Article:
He is no fool who gives what he cannot keep

to gain that which he cannot lose.

The day of her death, I just happened to re-read These Strange Ashes, the book detailing the first year of her life as a single missionary woman in the jungles of Ecuador and the faith lessons that she learned.  Each lesson ultimately centered on the the sovereignty and goodness of God — in other words, how she learned to submit to the assignment given to her by God.  But, she wrote about submission to God’s will with a full understanding of the cost.  She wrote,

To be a follower of the Crucified means, sooner or later, a personal encounter with the cross. And the cross always entails loss. The great symbol of Christianity means sacrifice and no one who calls himself a Christian can evade this stark fact.

I had the opportunity to meet her, but I only really knew her through her many books and articles.  Through those vehicles, she was a teacher and an encourager.  More often, she was one who rebuked me as she asked the Lord to “deliver us from our sad, sweet, stinking selves!”

She ends the most recent epilogue of Through Gates of Splendor with these words that are a fitting match to the current sermon series:

We are not always sure where the horizon is.  We would not know which end is up were it not for the shimmering pathway of light falling on the white sea.  The One who laid earth’s foundations and settled its dimensions knows where the lines are drawn.  He gives all the light we need for trust and obedience.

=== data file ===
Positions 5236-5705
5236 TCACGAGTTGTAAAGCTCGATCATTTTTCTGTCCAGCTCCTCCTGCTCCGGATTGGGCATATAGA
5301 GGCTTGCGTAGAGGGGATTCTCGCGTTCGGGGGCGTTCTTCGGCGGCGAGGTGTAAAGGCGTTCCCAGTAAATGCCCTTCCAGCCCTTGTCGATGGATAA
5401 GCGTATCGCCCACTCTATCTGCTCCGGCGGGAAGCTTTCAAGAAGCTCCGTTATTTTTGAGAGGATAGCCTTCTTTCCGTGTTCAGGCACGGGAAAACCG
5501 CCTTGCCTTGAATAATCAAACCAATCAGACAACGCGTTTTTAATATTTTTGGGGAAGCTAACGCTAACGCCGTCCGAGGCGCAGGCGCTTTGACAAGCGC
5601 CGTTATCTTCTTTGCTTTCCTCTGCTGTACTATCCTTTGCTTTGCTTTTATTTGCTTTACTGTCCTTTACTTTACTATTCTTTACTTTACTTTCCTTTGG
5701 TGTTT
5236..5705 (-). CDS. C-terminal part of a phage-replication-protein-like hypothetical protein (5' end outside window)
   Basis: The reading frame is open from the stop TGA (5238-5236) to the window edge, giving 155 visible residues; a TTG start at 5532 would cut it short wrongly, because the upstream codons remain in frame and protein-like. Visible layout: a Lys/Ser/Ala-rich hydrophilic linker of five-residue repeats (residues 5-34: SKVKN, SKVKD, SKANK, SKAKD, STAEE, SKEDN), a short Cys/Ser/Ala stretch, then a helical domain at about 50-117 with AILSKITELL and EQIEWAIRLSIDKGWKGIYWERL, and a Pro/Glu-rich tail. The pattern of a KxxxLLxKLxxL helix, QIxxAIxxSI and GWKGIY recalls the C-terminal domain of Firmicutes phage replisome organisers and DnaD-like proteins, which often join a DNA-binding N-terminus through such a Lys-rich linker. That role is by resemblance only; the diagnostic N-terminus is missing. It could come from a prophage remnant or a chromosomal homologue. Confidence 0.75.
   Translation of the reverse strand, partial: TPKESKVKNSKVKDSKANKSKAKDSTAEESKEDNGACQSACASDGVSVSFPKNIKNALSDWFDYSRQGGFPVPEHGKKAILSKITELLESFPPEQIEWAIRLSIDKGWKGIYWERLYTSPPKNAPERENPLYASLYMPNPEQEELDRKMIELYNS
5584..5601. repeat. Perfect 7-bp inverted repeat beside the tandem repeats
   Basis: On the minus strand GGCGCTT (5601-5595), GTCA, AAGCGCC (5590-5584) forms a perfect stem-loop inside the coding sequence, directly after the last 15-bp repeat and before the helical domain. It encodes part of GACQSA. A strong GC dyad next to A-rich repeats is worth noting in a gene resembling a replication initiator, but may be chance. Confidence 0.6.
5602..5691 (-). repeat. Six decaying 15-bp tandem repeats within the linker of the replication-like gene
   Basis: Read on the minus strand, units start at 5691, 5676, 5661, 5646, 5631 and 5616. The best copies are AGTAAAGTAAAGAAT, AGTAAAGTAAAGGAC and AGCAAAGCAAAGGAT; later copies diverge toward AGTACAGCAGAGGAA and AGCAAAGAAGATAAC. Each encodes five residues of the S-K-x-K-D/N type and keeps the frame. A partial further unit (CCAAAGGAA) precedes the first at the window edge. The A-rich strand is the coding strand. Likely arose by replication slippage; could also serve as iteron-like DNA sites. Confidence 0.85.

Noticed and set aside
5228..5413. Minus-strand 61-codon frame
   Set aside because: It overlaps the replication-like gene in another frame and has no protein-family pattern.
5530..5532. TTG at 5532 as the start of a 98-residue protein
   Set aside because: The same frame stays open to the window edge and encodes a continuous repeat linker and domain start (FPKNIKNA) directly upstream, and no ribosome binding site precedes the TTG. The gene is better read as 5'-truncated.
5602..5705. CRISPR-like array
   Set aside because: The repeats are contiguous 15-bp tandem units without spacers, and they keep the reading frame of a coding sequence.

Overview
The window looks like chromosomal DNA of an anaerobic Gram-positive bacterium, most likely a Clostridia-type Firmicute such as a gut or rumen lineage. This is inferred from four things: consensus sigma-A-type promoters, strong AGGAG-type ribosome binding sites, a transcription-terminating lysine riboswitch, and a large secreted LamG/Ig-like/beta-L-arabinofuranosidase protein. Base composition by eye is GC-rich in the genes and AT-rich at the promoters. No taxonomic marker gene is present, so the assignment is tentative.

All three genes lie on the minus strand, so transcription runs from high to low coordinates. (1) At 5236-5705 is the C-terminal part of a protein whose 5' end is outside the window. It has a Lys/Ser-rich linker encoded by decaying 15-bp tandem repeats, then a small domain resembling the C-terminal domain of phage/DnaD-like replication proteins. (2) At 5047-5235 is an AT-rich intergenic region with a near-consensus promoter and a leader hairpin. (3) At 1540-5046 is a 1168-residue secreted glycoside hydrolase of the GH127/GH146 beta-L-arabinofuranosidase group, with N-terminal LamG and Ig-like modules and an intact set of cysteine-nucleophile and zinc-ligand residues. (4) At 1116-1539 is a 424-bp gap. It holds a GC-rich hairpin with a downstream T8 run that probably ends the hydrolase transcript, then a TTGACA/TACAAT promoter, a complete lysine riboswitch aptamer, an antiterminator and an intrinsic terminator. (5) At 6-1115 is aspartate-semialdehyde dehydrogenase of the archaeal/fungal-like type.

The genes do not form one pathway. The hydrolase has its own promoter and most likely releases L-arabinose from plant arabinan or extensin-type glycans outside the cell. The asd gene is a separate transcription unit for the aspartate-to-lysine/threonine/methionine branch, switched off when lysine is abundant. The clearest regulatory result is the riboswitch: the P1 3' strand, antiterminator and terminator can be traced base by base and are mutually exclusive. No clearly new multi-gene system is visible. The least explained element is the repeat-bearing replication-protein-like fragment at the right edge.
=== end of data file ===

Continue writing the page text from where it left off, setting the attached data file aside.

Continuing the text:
Christianity Today has an excellent summary of her life here, with a lot of links if you want to learn more about her extraordinary life.

All is well,

Lisa

(picture from elisabethelliott.org)

Giving An Account

canstockphoto5414832I received an email recently with a question I am asked a lot.  A summary of the question is:

The Bible says we are seen in God’s righteousness (Phil. 3) but I don’t know how to make sense of that idea with verses about how we will one day give an account for our actions (Heb. 4:13, Matt. 12:36, Rom. 14:12). It sounds like God sees us as clean and separates our sin as far as the east is from the west (Psalm 103:12) but then remembers it all again in the end which doesn’t sound like he actually sees us as clean, or perhaps we’re allowed to wear God’s righteousness, but only until judgment.

Here was my response:

On judgment day, we will have to give an account – for the good things that we have done.  As for the sins, they will show up as simply blanks.  Anything bad is removed, but there won’t be any corresponding good.  For example, if a person spends 10 years of her life living in adultery but confesses her sin to God, on judgment day that adultery will not show up.  But those 10 years will be essentially blank of good deeds and therefore there won’t be any reward.  That time will appear wasted.  In that sense, she will be held accountable for not having done good during that time, but her sins won’t be revisited.  He truly has forgotten them and removed them from us.

Jim